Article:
BOISE — Some alarming health news as kids across the country head back to school.

A new study warns the number of parents who don't to vaccinate their kids is rising.

Doctors across the country, including here in Idaho where vaccine rates are low, are warning of the risk for a major disease outbreak.

When Kellie Kreuger's 3-year-old son developed cold symptoms and a rash, she was shocked when she learned his diagnosis.

"They said he had measles and I kind of just went, really measles?" said Kreuger.

Now a warning that diseases like measles, eliminated from the U.S. years ago, could make a comeback.

"Measles was the single leading killer of children globally. It's probably one of the most contagious, transmissible, infectious agents we know about," said Dr. Peter Hotez, Baylor College of Medicine.

A new study has identified "hot spots" of risk in 12 states -- places vulnerable to outbreaks because too many parents aren't vaccinating their kids.

Idaho had some of the highest rates. In some small, rural counties nearly 20 percent of kindergartners didn't get their shots.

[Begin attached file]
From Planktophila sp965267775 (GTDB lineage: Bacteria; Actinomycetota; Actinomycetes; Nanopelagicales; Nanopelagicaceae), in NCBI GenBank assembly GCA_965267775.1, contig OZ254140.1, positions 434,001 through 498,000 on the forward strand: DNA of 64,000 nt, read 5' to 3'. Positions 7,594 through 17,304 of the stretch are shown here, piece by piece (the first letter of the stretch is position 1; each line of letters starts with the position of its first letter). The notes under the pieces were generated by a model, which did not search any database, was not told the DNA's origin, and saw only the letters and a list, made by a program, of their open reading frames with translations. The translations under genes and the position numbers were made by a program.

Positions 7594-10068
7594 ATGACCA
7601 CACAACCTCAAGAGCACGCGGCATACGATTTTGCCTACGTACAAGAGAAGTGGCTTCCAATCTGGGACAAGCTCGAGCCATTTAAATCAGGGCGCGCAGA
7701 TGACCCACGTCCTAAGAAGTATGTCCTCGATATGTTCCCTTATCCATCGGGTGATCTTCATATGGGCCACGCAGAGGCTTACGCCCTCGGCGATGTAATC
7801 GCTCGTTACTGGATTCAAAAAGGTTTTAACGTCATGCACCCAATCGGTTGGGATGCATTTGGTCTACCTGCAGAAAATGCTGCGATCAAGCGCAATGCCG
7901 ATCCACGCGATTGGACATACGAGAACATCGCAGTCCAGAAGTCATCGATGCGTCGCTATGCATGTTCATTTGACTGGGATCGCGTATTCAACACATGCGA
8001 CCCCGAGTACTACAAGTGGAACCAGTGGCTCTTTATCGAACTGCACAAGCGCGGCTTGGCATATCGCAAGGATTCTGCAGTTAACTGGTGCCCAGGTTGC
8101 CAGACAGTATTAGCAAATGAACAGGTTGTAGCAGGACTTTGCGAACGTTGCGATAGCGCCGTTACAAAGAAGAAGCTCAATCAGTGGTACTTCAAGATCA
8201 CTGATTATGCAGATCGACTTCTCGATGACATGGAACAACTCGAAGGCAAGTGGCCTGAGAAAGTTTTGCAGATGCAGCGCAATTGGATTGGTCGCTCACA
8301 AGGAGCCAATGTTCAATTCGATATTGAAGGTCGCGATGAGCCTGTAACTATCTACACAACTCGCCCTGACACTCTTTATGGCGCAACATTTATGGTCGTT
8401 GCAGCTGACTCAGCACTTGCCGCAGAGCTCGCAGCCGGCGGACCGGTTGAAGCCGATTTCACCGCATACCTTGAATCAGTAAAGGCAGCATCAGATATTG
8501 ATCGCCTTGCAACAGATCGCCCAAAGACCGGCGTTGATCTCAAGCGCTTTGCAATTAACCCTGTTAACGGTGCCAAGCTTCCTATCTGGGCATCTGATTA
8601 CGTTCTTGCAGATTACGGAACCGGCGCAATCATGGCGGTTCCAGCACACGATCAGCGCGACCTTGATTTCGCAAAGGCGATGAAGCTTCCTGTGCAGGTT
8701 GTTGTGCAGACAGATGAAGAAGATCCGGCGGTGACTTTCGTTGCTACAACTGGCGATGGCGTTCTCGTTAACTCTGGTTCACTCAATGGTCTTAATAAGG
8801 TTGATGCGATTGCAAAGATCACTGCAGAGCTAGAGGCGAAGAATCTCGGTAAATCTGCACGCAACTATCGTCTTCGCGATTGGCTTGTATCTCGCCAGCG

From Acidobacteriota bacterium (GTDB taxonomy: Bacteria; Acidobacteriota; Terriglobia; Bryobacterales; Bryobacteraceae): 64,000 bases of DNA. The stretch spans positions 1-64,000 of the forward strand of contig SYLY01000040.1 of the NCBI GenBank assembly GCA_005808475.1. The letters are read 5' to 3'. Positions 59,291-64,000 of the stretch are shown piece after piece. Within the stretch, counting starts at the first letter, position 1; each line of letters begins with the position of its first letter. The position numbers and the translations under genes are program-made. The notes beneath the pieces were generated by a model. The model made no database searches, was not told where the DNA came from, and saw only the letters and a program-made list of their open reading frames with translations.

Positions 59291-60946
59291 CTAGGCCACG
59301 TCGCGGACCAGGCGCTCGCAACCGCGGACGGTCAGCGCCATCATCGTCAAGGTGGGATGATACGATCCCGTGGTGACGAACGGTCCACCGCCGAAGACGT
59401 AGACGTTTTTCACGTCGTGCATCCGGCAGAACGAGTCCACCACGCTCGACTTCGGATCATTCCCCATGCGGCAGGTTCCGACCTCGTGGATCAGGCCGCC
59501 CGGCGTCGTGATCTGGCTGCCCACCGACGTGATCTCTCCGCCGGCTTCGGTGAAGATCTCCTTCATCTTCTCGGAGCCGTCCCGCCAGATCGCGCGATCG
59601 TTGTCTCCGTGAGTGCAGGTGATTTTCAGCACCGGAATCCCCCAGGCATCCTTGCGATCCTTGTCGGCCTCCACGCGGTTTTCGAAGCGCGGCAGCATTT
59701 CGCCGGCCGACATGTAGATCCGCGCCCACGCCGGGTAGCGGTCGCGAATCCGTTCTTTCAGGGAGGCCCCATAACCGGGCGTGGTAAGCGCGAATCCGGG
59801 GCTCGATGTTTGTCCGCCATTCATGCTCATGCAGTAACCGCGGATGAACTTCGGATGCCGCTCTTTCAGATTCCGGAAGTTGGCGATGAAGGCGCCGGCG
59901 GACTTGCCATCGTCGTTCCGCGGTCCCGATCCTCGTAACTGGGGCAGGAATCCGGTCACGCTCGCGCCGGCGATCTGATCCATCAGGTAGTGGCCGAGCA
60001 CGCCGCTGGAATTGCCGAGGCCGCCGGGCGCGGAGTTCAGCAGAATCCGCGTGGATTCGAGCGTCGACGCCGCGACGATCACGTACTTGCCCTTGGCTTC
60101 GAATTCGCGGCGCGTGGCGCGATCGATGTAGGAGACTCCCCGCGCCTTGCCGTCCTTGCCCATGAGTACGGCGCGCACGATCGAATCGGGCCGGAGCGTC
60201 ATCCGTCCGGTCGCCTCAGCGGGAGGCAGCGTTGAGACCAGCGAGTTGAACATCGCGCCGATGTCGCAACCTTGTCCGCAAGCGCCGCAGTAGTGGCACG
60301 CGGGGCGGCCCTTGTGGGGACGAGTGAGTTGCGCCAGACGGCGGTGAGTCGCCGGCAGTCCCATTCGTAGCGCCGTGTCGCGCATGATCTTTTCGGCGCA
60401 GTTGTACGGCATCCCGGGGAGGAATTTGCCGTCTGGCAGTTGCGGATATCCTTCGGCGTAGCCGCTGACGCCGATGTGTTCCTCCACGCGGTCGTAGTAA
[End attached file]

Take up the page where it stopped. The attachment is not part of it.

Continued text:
But even more alarming, hundreds of kids went unvaccinated in more densely-populated cities like Phoenix and Seattle.

"These are the areas where I'm really concerned, where you have large numbers of kids not getting their vaccines. These are the places I'm worried about seeing measles," said Hotez.

Pediatricians like Dr. Mark Uranga in Boise blame aggressive anti-vaxer social media campaigns, scaring parents with misinformation.

"How frustrating is it that patients are trusting social media more than their own doctor?" asked NBC’s Dr. John Torres.

"It's so frustrating. We get to a point where we just don't wanna have the discussion because we know at times, it's not gonna lead anywhere," said Dr. Uranga.

Idaho is one of 18 states that allow parents to opt out of vaccinating their kids because of personal beliefs. California used to be one of them but changed that law after 125 people became infected with measles during an outbreak that started at Disneyland.

“California became a role model for what needs to happen in other states," said Hotez.

That outbreak at Disney was so severe, it was enough to infect Kellie Kreuger's son, who had already received his first measles vaccine.

Her advice for parents: "Do the research, know the real facts."